Waywyrd Hearts by Abigail Denton (she/any)

I will sit here, not squirm, while you taste of my body. The knife releases something in me, I think. My existence is driven down to a point of pain and your moans around my flesh. Tomorrow, I will be bandaged, and you will be married. But tonight, I can be yours for the last time, and I can open myself up to you in a way that they never would. When you consume me, I am cursing you to always remember.

I will not wish you well when you will not come back to me. When your stained lips come back up to mine, can you taste over the iron of my blood, the pearl I placed beneath my tongue? Will you notice if I slip it past your lips? Will they be wearing pearls tomorrow when the two of you walk down to the river to exchange your quiet vows? Do they know who made that river gleam for you, who made its banks burst when you first touched me there?

You’re plunging your fingers into my wound and bringing them to my mouth, and the look in your eyes tells me that you hate me as much as I hate you now. I am not backing down from your challenge, I inhale your fingers and lavish them. You’re crying now, you hate how much you like that, I smile around your fingers and pull off of them. The keen you cry when I do must be so vilely embarrassing for you. To know that I know how much you wanted.
  • Did you know that the strength of a human’s jaw is such that we could easily bite off our own fingers if we weren’t scared of the pain? I whisper into the shell of your ear, and the only way I can tell you heard is that you begin to tremble. I know I have you.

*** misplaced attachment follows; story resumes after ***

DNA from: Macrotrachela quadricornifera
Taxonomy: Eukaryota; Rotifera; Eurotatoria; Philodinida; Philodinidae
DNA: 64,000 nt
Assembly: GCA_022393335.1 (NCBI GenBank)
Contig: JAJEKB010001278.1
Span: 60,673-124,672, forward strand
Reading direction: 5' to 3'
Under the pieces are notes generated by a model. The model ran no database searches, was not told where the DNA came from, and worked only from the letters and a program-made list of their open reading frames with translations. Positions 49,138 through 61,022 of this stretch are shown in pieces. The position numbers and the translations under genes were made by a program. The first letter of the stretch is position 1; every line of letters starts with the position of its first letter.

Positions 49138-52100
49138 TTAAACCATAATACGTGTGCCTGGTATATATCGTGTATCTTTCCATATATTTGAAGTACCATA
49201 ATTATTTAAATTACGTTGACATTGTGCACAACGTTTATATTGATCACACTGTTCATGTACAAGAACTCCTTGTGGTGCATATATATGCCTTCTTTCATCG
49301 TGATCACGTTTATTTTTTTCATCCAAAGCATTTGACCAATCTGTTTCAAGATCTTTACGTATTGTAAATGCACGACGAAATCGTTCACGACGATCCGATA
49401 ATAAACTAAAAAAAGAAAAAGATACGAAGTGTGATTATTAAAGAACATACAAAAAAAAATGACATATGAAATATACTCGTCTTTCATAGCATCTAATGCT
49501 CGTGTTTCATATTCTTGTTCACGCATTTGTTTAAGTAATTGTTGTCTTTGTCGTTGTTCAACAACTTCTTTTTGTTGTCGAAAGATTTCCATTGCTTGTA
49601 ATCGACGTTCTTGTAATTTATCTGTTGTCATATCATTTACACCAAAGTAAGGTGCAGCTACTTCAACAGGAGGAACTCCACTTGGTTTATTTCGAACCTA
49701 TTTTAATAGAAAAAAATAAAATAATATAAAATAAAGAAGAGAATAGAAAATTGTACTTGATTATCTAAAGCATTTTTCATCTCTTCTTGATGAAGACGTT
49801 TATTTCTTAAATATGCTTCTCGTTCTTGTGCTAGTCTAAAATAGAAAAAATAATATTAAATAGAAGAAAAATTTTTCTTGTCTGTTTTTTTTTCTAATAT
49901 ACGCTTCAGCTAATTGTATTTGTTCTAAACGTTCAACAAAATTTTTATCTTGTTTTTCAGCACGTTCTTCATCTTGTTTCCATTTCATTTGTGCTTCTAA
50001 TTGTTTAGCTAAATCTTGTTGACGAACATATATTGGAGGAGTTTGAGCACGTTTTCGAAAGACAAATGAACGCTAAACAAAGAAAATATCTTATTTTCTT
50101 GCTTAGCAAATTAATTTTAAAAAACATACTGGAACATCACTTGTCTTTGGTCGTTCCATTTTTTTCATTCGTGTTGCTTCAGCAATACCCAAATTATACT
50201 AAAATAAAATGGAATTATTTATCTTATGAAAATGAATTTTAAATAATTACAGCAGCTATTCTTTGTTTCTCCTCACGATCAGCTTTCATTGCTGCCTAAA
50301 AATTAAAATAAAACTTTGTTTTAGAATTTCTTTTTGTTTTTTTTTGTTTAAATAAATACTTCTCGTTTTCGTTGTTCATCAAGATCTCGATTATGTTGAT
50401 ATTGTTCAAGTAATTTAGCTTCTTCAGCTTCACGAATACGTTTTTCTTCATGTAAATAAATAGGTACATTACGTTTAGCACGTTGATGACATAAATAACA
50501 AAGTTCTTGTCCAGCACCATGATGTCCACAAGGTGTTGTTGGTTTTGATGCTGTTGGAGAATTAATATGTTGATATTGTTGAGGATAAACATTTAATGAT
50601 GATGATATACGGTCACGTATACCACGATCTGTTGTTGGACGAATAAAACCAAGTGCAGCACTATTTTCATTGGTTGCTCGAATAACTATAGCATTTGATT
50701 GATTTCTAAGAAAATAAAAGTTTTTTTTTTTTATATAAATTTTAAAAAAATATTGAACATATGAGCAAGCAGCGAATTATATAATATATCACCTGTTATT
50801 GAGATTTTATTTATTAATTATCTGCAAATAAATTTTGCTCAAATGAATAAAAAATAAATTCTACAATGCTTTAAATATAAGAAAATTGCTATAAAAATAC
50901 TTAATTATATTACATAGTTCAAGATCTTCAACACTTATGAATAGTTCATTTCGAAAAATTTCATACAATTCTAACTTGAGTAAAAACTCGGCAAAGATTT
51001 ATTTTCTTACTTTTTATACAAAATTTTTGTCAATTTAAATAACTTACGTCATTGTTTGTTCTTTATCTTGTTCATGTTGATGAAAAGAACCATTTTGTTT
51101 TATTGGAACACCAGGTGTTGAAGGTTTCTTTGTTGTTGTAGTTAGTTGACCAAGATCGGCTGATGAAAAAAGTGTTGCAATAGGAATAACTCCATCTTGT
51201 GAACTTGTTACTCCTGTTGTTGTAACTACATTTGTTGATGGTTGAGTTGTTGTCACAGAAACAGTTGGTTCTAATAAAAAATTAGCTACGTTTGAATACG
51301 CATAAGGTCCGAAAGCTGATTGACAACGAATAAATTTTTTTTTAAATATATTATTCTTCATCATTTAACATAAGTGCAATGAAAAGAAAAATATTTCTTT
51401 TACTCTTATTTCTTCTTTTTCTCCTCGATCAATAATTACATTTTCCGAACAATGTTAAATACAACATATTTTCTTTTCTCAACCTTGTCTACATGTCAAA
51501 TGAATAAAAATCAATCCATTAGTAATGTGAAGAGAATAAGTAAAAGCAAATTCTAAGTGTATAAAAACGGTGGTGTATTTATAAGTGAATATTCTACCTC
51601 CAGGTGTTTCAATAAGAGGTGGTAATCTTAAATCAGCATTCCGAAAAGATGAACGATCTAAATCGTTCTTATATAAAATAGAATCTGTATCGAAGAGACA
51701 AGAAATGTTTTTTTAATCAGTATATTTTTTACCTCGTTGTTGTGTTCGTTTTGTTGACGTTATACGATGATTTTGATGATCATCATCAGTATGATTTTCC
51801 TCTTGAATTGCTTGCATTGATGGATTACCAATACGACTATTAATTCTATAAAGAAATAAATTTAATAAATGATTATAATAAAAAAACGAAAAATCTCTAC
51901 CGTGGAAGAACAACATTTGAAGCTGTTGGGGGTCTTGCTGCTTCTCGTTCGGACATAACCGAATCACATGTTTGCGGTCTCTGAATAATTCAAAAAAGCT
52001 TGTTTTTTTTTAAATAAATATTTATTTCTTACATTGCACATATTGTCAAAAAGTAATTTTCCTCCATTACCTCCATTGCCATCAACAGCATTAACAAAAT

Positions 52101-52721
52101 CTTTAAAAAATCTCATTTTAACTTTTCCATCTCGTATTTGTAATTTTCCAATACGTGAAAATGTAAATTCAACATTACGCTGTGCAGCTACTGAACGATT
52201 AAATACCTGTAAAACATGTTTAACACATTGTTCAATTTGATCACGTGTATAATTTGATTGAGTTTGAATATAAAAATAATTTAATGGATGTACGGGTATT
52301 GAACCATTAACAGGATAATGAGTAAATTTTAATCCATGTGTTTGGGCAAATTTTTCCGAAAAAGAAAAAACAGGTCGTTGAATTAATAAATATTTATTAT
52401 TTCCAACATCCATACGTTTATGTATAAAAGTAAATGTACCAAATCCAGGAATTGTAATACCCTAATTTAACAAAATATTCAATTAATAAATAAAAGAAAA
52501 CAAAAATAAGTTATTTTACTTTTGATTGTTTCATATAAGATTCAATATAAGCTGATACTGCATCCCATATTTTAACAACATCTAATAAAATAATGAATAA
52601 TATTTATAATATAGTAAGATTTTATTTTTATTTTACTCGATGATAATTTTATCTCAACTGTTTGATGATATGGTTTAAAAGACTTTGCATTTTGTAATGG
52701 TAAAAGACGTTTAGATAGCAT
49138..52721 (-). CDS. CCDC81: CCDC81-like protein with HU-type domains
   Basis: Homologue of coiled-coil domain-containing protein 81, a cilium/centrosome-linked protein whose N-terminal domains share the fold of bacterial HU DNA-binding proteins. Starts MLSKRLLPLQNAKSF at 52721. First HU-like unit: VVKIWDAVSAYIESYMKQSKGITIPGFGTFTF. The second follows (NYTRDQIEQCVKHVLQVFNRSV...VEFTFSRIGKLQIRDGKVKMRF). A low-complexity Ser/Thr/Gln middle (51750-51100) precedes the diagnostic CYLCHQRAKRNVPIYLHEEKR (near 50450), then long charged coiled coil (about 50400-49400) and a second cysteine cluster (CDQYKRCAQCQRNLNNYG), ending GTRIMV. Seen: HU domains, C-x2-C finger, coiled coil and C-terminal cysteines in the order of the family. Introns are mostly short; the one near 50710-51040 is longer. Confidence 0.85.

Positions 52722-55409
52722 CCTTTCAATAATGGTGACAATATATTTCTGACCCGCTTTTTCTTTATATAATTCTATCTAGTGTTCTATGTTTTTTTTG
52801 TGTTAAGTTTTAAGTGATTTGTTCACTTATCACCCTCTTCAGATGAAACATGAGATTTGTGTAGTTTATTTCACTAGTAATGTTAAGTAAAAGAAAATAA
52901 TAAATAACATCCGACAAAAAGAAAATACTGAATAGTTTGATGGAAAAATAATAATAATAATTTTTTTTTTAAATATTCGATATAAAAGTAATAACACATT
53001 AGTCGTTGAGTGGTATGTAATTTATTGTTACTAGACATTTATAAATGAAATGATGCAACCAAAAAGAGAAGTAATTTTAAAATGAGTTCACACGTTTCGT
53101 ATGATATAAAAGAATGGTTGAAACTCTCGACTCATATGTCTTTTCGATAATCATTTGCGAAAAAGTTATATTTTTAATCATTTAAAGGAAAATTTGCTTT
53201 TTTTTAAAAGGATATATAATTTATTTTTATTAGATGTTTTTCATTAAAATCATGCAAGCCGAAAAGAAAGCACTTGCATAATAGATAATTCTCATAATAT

You’re shaking as you dip your fingers, three this time, into my blood again. When you bring them to my lips, I smile with my teeth before bearing down on them, making sure to scrape at your skin with my canines as I mouth around your fingers. I’m laughing, you’re shuddering, trying not to come like this, you don’t want to come like this the night before your wedding, but it’s happening anyway, you’re on the verge

I bite your ring finger off, and you howl. And then I’m kissing you, using your own finger like a tongue, exploring all the nooks and crannies with the scrape of your ex-fingernail. When the tears run down your face, I spit it out onto the table for later. I cradle your face in my hands, wipe your soaked cheeks with my thumbs. I’m kissing you gently now, the way you like to be let down after that high. My spit is full of your blood, yours is full of mine. They mingle together, between us, and the sourness brings my tears too.

Tomorrow, your spouse will go to put the ring on your finger and falter. Tomorrow, the river will burst forth and drown you. Tomorrow, I will wake up feverish, in pain, alone, and when I look at your finger on the table, I will see your whole hand there instead, a hand attached to an arm, attached to a torso, attached to your empty head and heart.

Tomorrow, I will bury your finger in the back garden and wait for your bad seed to grow again.

Abigail Denton (she/any) is a very tired queer writer living in Mobile, AL. She encourages you to fight against fascism and settler colonial violence wherever you find it and to practice care for each other. Find her on Instagram @that_living_death, on Twitter @thislivingdeath, or on Bluesky @thislivingdeath.